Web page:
ether d0:50:99:82:1a:03  txqueuelen 1000  (Ethernet)
        RX packets 0  bytes 0 (0.0 B)
        RX errors 0  dropped 0  overruns 0  frame 0
        TX packets 13  bytes 3487 (3.4 KiB)
        TX errors 0  dropped 0 overruns 0  carrier 0  collisions 0

After sleep-wakeup :

[root@localhost tieno]# ifconfig
enp0s7: flags=4163<UP,BROADCAST,RUNNING,MULTICAST>  mtu 1500
        inet  netmask  broadcast
        ether d0:50:99:82:1a:03  txqueuelen 1000  (Ethernet)
        RX packets 1  bytes 590 (590.0 B)
        RX errors 0  dropped 0  overruns 0  frame 0
        TX packets 25  bytes 5493 (5.3 KiB)
        TX errors 0  dropped 36 overruns 0  carrier 0  collisions 0

Then :

# dmesg > dmesg.txt
[see the attachment]

# journalctl -ab > journal.txt
[see the attachment]

Good Luck !
Comment 3 Etienne Etienne 2020-02-03 18:37:56 CET
Created attachment 11493 [details]
command # dmesg
Comment 4 Etienne Etienne 2020-02-03 18:38:56 CET
Created attachment 11494 [details]
command # journalctl -ab
Comment 5 Dave Hodgins 2020-02-03 19:24:19 CET
The critical line in the output appears to be
forcedeth 0000:00:07.0 enp0s7: Got tx_timeout. irq status: 00000032

As per https://forums.gentoo.org/viewtopic-t-860574-start-0.html
try adding pci=nomsi to the kernel command line parameters.

The easiest way to do that is using mcc/boot/Set up boot system, on the
second screen presented in that function.

If that works, an entry describing the problem/fix should be added to the
Mageia 7 errata.

CC: (none) => davidwhodgins

Comment 6 Etienne Etienne 2020-02-03 20:27:30 CET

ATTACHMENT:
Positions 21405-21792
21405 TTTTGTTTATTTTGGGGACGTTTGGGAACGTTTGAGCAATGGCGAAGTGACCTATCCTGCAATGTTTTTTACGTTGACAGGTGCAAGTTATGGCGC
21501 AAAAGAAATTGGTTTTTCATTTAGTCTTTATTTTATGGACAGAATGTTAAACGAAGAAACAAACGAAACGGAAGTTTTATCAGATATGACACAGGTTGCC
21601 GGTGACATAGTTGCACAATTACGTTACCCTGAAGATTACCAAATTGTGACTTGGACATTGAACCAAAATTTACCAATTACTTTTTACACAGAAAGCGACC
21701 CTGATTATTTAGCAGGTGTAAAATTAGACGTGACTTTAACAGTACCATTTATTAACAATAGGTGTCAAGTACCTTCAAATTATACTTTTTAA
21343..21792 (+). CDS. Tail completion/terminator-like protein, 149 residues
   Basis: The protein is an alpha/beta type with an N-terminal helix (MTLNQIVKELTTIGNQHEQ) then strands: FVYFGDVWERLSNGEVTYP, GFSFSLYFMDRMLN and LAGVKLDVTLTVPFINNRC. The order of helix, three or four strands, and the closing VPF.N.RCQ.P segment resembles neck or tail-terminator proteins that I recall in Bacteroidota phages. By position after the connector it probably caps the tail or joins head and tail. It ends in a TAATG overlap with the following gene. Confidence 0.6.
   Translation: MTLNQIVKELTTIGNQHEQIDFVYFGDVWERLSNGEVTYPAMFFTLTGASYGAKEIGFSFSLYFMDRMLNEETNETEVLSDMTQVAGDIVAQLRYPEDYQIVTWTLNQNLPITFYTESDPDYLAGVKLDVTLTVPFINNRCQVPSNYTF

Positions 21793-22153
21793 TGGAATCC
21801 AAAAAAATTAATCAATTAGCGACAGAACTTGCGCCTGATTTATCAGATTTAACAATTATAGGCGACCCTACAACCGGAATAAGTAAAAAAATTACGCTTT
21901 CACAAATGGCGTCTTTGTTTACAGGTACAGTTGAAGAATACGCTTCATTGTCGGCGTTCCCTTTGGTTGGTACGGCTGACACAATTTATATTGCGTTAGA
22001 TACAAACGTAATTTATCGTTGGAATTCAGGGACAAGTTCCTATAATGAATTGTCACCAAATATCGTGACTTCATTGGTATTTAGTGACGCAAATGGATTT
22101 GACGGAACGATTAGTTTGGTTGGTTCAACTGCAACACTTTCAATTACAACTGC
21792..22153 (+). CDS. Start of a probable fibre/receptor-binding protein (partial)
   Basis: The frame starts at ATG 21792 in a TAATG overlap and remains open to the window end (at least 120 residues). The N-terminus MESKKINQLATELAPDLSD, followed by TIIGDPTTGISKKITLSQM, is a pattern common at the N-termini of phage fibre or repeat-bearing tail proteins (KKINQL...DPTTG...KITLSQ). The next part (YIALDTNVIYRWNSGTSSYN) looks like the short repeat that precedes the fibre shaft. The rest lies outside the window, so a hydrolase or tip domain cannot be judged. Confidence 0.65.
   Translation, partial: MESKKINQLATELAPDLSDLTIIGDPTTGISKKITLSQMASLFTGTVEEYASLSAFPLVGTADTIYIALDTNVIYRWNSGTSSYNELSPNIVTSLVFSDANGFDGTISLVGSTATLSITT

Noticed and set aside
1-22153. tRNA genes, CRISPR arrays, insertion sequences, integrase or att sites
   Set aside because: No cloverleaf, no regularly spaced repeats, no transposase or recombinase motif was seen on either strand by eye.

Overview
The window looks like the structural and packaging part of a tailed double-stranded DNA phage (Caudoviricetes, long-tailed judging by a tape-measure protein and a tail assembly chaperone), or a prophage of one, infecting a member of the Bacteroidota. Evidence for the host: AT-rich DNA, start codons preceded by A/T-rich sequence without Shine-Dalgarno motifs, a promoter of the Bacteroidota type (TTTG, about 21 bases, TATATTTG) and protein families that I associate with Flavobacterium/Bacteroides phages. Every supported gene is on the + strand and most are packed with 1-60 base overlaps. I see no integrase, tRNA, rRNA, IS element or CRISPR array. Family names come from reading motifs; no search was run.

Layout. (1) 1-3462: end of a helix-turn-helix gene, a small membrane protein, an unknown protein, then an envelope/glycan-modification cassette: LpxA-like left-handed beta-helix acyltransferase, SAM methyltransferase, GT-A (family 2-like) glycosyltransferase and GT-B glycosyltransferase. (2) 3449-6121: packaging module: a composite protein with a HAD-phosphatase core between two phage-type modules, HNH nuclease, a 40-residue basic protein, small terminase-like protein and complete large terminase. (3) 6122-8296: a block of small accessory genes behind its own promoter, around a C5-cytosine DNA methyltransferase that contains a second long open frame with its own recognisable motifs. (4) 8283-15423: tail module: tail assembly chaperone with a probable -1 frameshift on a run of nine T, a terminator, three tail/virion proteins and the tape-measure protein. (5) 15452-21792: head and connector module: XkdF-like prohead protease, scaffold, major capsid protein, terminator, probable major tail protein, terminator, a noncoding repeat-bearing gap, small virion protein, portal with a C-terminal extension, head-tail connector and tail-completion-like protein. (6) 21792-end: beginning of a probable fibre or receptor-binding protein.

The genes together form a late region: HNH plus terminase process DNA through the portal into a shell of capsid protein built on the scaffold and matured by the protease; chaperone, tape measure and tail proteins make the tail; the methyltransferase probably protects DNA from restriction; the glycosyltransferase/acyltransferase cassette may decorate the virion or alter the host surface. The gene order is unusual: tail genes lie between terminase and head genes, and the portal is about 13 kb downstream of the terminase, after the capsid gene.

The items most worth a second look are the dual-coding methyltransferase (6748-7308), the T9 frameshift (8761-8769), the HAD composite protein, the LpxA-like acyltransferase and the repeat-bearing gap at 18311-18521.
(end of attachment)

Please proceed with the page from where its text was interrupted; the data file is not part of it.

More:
Ok, it works like this.

I open the CCM, choosed section boot/set up boot system, went on the second screen (just clic "next" on the first) and just add at the end of the kernel command line parameters pci=nomsi

Restarted my computer and the internet connection is working.

Thank you !
Comment 7 Dave Hodgins 2020-02-03 20:50:43 CET
Added to errata https://wiki.mageia.org/en/Mageia_7_Errata#Nvidia_corporation_MCP61_ethernet_fails_to_connect

Closing the bug report. Please reopen if the problem does show up again.

Resolution: (none) => FIXED
Keywords: (none) => IN_ERRATA7

Comment 8 Frank Griffin 2020-02-03 21:26:08 CET
Looking at the journalctl, it appears that the problem is with your DHCP server during initialization.  If you search for "link beat", you'll see that link beat is detected during initialization (so there isn't a problem with the NIC or the driver), but then it issues a DHCPREQUEST for (because this is the IP it had last) and gets no response.  Then it tries DHCPDISCOVER, which means "I'll take any IP", and gets no response.  Then it seems to give up.

Later, when you sleep and wake up, it dropped link beat and immediately finds it again and goes through the DHCP process above, except now the DHCPREQUEST works on the first try.

So it appears that during initialization, your DHCP server isn't available, but becomes available at some later time, and is available when you do the sleep/wake activity.

So there are two issues here.  

One is why the DHCP server isn't there during initialization.  Why it isn't at exactly the time you boot the machine is a mystery, unless you're running it on this system and it just hasn't started yet.  You know where your DHCP server is, and presumably why it's not available during boot, but *is* available and working properly later.

The other is why net-applet is giving up and not continuing to retry DHCP until it manages to connect.  Possibly there is something in your dhclient conf or even in the ifcfg file that shuts off retry after one or two tries.
Comment 9 Dave Hodgins 2020-02-03 21:37:52 CET
As I see it, the dhcp lookup fails because the ethernet device is timing out
trying to send the lookup packet, which is fixed by using nomsi.
Comment 10 Lewis Smith 2020-02-03 21:55:38 CET
Well solved!
Thank you Etienne for all the evidence you provided, and the work for that.
And Dave & Frank for your inputs.

That Gentoo thread (comment 5) is 9y old; and looks a different problem.